How so?

"The movie? Think Billy Finn as Gene Kelley, Rosalie as Debbie Reynolds, and these three guys, new characters Des has invented - I call ‘em the three stooges - all playing various aspects of Donald O'Connor. It's . . . interesting."

Hummm. I never thought about it in terms of an old movie musical, but my gut reaction is that you two are on the right track with this. Is that the phone?

"Yea. Want me to get it?"

I'll get it in here. If that's the doorbell, would you see who it is?

"Sure."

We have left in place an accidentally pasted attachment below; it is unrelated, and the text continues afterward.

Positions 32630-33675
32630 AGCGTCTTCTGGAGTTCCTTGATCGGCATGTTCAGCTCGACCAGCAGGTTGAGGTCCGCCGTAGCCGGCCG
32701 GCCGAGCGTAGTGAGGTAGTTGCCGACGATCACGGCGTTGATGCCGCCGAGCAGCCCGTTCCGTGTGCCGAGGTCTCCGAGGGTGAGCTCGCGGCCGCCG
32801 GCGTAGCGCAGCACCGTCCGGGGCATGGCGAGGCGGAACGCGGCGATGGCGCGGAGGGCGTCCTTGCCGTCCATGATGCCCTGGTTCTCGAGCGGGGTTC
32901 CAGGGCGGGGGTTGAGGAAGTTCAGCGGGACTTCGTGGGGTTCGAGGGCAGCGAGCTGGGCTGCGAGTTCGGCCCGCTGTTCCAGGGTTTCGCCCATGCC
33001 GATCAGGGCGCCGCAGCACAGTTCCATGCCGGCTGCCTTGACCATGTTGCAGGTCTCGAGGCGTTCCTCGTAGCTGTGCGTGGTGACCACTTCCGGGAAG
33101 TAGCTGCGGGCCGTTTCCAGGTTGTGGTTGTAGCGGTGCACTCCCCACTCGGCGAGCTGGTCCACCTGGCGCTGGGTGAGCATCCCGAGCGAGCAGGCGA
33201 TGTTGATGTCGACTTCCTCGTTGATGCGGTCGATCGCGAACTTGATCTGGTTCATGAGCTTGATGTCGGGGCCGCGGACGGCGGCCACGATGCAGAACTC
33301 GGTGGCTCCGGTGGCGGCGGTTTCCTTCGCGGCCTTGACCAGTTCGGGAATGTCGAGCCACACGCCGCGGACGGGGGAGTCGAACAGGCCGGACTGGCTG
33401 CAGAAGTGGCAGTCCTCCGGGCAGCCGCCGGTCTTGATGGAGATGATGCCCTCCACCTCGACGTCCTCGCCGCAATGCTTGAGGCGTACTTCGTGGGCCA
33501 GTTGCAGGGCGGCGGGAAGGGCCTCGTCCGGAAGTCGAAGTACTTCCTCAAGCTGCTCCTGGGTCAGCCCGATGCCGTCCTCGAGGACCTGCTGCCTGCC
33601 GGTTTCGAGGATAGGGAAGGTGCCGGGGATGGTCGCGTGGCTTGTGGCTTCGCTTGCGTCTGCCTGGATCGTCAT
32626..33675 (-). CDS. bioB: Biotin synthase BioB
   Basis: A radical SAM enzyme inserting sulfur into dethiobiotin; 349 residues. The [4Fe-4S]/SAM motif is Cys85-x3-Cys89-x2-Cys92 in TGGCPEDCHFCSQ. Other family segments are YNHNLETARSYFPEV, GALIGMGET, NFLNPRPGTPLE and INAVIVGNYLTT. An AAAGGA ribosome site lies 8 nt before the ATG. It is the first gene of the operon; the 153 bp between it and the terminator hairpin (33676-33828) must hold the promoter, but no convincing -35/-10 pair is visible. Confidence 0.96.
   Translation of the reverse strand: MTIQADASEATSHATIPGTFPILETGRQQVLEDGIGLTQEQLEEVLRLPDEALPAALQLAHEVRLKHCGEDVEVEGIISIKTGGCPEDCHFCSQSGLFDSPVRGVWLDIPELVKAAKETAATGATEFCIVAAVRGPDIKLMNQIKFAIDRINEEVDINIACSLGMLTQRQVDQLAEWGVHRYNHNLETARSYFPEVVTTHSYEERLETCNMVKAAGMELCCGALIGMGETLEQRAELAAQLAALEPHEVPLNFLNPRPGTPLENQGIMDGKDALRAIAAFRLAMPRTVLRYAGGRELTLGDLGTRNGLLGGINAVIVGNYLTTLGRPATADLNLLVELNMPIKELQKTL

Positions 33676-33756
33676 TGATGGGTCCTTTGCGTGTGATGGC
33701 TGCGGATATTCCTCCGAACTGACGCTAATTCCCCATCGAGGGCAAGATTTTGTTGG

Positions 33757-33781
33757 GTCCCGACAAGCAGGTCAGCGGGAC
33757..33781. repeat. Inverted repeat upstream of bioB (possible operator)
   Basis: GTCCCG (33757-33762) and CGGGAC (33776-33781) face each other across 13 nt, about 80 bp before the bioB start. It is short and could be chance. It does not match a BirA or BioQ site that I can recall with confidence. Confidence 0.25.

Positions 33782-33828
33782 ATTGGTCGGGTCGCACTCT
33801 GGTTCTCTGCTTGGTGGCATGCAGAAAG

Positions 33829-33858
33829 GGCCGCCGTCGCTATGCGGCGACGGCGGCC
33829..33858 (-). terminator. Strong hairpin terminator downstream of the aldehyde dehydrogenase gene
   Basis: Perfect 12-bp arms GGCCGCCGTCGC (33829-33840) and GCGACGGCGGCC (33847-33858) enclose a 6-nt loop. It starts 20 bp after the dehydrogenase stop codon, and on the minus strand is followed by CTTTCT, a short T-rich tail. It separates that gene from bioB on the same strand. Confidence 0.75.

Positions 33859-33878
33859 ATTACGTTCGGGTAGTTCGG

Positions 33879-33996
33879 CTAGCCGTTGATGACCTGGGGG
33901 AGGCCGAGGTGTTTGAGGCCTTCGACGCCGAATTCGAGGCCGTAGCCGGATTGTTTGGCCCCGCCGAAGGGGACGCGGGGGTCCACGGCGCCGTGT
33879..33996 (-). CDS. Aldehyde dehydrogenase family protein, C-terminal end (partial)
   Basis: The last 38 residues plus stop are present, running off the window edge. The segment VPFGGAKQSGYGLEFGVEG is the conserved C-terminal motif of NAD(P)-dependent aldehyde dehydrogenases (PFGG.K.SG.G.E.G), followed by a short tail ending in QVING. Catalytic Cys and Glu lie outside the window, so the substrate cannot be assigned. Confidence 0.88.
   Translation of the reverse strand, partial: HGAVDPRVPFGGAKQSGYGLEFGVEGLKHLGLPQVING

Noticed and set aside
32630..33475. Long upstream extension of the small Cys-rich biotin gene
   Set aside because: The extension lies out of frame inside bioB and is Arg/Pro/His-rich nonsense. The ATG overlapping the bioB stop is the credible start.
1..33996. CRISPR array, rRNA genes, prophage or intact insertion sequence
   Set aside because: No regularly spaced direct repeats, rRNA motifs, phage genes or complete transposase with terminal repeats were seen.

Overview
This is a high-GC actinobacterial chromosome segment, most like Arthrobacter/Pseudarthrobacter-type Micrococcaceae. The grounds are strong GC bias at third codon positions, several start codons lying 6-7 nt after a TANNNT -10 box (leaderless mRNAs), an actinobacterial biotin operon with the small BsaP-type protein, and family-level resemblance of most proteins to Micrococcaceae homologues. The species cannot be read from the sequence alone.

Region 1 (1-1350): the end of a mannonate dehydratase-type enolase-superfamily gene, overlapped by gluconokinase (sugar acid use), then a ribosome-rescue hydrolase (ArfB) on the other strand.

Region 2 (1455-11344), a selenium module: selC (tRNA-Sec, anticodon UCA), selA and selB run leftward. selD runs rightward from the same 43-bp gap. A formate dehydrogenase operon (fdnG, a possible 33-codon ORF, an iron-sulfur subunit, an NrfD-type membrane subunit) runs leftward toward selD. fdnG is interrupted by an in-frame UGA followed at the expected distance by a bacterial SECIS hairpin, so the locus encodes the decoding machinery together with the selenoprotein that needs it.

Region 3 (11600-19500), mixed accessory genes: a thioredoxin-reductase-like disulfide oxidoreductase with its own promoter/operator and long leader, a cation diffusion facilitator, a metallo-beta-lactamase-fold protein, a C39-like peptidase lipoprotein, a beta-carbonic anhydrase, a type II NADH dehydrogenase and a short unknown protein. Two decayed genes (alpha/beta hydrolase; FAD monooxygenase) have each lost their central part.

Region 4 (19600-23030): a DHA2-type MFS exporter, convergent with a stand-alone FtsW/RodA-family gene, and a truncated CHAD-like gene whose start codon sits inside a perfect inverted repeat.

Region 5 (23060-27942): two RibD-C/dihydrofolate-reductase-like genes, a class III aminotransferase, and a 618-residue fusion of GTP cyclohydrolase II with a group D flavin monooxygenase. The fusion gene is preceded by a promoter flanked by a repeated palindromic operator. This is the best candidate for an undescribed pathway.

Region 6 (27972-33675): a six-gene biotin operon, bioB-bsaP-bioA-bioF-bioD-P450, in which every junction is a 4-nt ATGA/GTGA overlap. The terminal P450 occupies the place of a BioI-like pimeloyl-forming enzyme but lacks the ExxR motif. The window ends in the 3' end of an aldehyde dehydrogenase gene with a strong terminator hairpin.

Hello? Mr. Fosse! ... okay, Bob, how are things going up in Times Square? ... good, good ... so everything showed up in time? ... wonderful . . . yes, you sound very happy and excited ... yes ... now, you're sure you can pull all of this off by yourself? ... and nobody was suspicious when you installed ... you do? ... of course I trust you . . . well, it's just that nobody has ever tried a publicity stunt of this magnitude before, especially on New Year's eve in Times Square . . . hundreds of thousands of people ... international television coverage . . . and you're sure it can't be traced back to us? ... well, Garth may have done something similar for Ragtime or Showboat, if he'd thought of it ... spectacular, yes ... I'll leave everything in your very capable hands . . . at the stroke of midnight, yes ... I'm looking forward to it too . . . what? ... what? ... what do you mean you've added something extra? Don't you think that's a little extreme? ... hold on, wait a minute ... but ... oh, dear God, NO! ... I said no, don't do it! ... but ... but ... Fosse! ... wait, Bob! ... wait! . . . Stop! ... hello? ... hello? ... Bob, are you still there ? ... Bob? ...